Inventor wins rights to bacon-cooking dish

BIRCHWOOD, Minn. (AP) — A company accused of copying a patented bacon-cooking dish has served up a settlement offer the teenage inventor of the recipe and her father can swallow.
Abbey Fleck and her father, Jonathan, came up with a microwave bacon-cooking dish that they started marketing in 1994. They went to court last year to protect their invention, accusing Pennsylvania-based Tristar Products of infringing on their patented dish, called “Makin Bacon.”
Tristar has offered the suburban St. Paul 13-year-old and her father $150,000 and an acknowledgment that the Flecks have patent rights to Abbey’s dish. Tristar also has agreed to send the Flecks the molds it used for its Incredible Bacon Cooker, the product the Birchwood residents alleged was a rip-off of theirs.
“We are satisfied,” Jonathan Fleck said on Monday, even though Tristar never wrote his family a letter of apology. “We got from them a consent judgment which validates our patents.”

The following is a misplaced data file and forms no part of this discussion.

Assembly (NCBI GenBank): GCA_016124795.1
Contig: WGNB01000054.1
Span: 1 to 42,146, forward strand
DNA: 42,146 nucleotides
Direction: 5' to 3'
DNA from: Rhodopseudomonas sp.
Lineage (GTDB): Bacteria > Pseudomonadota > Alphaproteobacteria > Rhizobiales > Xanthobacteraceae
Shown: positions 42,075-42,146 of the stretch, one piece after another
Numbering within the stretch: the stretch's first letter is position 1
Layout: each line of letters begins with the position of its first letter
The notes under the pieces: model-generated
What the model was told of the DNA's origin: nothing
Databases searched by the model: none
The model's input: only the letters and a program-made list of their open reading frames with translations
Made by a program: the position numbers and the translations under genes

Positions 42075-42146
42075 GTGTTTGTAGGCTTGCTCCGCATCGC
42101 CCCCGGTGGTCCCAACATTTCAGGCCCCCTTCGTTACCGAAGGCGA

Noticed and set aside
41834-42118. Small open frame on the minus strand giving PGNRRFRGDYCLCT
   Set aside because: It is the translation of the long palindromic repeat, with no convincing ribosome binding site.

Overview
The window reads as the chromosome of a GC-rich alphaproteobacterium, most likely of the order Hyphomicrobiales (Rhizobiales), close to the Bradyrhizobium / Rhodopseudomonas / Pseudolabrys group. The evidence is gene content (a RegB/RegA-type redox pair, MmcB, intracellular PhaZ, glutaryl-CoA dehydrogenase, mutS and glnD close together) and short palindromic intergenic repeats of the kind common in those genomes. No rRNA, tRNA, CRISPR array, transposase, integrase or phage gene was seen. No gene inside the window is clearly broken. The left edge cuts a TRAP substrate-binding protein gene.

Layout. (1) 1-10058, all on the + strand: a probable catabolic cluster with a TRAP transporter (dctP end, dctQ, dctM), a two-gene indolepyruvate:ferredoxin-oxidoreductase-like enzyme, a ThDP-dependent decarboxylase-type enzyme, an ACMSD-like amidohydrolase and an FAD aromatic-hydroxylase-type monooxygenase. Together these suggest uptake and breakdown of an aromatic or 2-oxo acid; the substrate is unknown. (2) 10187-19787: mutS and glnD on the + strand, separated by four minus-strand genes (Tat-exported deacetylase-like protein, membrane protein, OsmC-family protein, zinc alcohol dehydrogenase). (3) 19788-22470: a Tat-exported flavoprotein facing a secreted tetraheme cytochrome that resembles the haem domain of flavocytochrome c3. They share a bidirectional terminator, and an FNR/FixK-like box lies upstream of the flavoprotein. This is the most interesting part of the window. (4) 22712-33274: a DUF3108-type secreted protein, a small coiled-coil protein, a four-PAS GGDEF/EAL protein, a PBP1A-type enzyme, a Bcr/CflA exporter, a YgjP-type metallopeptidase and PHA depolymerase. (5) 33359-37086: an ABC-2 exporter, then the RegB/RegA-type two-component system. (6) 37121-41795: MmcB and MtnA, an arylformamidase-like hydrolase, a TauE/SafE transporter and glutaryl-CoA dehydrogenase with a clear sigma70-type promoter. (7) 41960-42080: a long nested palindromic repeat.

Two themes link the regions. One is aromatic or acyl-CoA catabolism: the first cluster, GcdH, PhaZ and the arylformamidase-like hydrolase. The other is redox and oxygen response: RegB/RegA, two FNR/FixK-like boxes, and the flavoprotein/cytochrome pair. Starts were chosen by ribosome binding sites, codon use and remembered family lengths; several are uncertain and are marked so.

Abbey came up with the idea for her product about five years ago while watching her father cook bacon. After he ran out of paper towels to sop up the grease, Abbey suggested that he could avoid the mess if the bacon strips were hung above a dish while they cooked.
The two designed a prototype dish, a small plastic tray that includes a handle and three small holes into which T-shaped hangers are inserted to hold the bacon.
The Flecks formed their own company, called A de F Ltd. While not revealing company sales, Jonathan Fleck said that “hundreds of thousands” of the cooking dishes have been sold.
Despite the settlement, Tristar president Keith Mirchandani denies his company infringed on the Flecks’ product. He contended Tristar’s product had a different design and that the company stopped selling its bacon cooker once the Flecks received their patent rights last fall.